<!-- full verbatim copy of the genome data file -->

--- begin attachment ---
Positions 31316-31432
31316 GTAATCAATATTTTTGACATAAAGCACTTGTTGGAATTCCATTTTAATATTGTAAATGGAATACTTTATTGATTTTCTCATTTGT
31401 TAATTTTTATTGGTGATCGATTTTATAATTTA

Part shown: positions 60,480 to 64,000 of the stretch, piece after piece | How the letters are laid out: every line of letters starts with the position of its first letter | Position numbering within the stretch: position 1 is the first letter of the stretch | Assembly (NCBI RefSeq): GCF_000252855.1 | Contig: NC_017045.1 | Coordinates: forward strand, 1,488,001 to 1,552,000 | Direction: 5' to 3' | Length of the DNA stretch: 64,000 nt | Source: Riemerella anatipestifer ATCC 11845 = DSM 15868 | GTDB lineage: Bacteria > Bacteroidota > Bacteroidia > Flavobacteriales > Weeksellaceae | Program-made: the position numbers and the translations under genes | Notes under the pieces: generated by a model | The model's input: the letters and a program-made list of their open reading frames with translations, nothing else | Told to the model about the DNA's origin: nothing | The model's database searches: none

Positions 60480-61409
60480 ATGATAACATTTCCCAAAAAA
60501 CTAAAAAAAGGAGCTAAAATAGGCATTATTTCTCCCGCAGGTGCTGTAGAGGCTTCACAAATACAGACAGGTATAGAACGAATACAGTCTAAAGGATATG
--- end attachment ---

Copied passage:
Positions 31316-31432
31316 GTAATCAATATTTTTGACATAAAGCACTTGTTGGAATTCCATTTTAATATTGTAAATGGAATACTTTATTGATTTTCTCATTTGT
31401 TAATTTTTATTGGTGATCGATTTTATAATTTA

Part shown: positions 60,480 to 64,000 of the stretch, piece after piece | How the letters are laid out: every line of letters starts with the position of its first letter | Position numbering within the stretch: position 1 is the first letter of the stretch | Assembly (NCBI RefSeq): GCF_000252855.1 | Contig: NC_017045.1 | Coordinates: forward strand, 1,488,001 to 1,552,000 | Direction: 5' to 3' | Length of the DNA stretch: 64,000 nt | Source: Riemerella anatipestifer ATCC 11845 = DSM 15868 | GTDB lineage: Bacteria > Bacteroidota > Bacteroidia > Flavobacteriales > Weeksellaceae | Program-made: the position numbers and the translations under genes | Notes under the pieces: generated by a model | The model's input: the letters and a program-made list of their open reading frames with translations, nothing else | Told to the model about the DNA's origin: nothing | The model's database searches: none

Positions 60480-61409
60480 ATGATAACATTTCCCAAAAAA
60501 CTAAAAAAAGGAGCTAAAATAGGCATTATTTCTCCCGCAGGTGCTGTAGAGGCTTCACAAATACAGACAGGTATAGAACGAATACAGTCTAAAGGATATG